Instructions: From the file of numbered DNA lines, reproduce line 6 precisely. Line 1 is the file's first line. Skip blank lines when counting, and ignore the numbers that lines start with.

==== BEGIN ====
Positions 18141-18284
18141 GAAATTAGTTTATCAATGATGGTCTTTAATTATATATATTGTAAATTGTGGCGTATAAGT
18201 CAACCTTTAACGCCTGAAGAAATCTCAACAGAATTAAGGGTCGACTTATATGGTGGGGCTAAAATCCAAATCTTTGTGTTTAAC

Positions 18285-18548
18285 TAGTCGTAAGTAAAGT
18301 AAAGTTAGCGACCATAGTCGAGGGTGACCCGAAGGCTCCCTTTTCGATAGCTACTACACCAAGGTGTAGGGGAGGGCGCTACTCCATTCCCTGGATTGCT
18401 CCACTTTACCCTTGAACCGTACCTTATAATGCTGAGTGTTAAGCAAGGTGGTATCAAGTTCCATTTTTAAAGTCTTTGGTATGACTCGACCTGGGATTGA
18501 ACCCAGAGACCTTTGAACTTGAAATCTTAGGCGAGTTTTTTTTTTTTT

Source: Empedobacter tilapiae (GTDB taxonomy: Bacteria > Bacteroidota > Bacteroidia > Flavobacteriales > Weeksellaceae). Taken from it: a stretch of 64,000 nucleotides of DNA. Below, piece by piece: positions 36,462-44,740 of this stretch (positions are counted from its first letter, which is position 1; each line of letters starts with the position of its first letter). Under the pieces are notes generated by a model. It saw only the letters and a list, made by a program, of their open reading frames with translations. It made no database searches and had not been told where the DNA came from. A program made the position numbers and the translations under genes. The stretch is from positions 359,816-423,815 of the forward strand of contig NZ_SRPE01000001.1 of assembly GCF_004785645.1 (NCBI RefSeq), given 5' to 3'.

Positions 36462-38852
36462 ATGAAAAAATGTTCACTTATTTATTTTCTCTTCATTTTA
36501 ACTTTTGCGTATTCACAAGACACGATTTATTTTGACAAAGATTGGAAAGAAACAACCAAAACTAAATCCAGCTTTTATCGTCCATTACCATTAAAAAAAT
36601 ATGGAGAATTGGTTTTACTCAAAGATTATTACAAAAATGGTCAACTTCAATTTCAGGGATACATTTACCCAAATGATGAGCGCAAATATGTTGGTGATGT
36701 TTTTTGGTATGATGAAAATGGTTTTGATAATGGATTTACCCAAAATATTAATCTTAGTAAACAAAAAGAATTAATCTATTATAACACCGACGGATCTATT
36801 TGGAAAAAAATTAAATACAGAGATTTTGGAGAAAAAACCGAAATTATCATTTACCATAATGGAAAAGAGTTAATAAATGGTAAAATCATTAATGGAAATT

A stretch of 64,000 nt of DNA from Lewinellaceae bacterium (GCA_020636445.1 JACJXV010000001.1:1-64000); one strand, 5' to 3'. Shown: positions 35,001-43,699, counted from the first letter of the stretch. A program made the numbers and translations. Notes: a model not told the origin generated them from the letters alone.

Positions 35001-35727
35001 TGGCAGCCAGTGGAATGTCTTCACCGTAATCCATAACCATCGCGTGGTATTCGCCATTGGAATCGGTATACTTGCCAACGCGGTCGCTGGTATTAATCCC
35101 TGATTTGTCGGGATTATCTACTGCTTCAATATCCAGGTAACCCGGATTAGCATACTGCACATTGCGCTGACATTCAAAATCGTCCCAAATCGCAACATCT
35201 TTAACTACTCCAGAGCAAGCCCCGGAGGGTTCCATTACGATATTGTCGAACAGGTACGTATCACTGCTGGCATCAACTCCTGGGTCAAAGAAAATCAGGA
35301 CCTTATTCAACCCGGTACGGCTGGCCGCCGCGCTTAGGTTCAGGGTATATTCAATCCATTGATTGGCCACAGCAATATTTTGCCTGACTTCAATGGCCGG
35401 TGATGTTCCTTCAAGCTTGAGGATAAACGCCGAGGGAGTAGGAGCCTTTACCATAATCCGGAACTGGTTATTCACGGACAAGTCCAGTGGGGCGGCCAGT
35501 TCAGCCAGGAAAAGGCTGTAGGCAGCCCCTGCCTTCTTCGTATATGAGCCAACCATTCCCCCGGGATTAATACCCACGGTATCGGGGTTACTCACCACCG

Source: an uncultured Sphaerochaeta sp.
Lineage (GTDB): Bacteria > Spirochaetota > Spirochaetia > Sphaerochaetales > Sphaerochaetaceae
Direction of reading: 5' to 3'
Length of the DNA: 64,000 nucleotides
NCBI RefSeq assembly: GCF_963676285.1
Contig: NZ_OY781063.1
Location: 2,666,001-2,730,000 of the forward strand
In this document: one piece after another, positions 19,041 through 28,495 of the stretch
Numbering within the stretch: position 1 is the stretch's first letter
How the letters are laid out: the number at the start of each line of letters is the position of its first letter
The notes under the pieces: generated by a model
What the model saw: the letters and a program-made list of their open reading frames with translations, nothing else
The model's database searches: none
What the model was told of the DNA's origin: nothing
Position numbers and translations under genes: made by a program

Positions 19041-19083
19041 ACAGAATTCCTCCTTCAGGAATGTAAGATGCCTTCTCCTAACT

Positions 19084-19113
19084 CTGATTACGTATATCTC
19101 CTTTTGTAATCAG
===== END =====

18301 AAAGTTAGCGACCATAGTCGAGGGTGACCCGAAGGCTCCCTTTTCGATAGCTACTACACCAAGGTGTAGGGGAGGGCGCTACTCCATTCCCTGGATTGCT